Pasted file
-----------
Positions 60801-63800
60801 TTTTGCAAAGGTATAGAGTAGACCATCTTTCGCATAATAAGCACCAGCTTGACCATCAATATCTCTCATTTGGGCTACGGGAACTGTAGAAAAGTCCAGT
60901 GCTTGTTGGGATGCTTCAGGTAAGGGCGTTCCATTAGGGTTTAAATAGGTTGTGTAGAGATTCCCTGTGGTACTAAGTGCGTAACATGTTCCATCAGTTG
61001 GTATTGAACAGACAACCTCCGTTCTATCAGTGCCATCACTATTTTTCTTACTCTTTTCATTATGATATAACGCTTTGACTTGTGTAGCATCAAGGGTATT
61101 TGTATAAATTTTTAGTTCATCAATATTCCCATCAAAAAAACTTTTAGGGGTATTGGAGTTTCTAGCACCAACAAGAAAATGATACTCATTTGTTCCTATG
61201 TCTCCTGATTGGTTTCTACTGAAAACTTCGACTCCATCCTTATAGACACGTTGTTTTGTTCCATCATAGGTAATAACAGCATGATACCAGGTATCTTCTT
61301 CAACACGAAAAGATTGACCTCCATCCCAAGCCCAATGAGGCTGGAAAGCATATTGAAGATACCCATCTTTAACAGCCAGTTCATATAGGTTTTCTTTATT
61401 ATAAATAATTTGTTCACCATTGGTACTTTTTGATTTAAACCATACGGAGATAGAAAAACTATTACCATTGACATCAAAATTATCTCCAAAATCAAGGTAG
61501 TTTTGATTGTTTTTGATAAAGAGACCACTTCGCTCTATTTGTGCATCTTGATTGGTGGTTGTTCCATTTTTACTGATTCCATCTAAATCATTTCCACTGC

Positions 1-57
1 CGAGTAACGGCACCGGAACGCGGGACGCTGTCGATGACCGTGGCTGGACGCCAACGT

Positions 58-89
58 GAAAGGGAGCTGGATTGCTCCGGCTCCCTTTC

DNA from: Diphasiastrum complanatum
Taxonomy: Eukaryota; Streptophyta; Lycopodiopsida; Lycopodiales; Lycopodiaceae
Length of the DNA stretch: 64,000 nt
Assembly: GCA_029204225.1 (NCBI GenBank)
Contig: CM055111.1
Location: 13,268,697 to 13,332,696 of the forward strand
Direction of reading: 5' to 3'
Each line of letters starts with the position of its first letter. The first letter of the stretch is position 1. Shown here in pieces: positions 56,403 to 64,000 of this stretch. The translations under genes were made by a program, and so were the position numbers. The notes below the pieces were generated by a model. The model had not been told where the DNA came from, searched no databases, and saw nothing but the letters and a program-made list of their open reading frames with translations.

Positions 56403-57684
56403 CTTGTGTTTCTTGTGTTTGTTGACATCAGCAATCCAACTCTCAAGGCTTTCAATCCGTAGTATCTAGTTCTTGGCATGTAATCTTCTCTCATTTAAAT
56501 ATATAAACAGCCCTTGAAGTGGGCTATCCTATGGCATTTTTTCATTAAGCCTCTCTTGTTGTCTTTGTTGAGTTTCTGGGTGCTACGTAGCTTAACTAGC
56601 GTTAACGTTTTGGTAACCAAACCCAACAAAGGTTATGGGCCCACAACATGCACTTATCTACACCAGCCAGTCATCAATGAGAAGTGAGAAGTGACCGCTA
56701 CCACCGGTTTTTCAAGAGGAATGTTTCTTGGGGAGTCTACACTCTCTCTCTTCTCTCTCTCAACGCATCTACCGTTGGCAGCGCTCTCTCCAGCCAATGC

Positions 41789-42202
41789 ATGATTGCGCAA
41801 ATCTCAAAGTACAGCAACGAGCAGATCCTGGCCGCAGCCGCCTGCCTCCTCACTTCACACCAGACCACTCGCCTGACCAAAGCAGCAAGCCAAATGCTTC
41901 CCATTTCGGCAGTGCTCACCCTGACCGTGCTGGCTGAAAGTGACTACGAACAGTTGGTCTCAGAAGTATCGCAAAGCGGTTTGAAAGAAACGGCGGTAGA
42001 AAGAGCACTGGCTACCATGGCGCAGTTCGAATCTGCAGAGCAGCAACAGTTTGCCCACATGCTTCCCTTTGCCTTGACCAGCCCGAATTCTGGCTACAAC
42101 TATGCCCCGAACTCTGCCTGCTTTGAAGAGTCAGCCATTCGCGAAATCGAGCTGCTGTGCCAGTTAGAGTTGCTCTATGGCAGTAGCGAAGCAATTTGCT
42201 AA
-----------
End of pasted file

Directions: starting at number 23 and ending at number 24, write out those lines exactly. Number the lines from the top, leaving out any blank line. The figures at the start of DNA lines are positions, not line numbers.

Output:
56403 CTTGTGTTTCTTGTGTTTGTTGACATCAGCAATCCAACTCTCAAGGCTTTCAATCCGTAGTATCTAGTTCTTGGCATGTAATCTTCTCTCATTTAAAT
56501 ATATAAACAGCCCTTGAAGTGGGCTATCCTATGGCATTTTTTCATTAAGCCTCTCTTGTTGTCTTTGTTGAGTTTCTGGGTGCTACGTAGCTTAACTAGC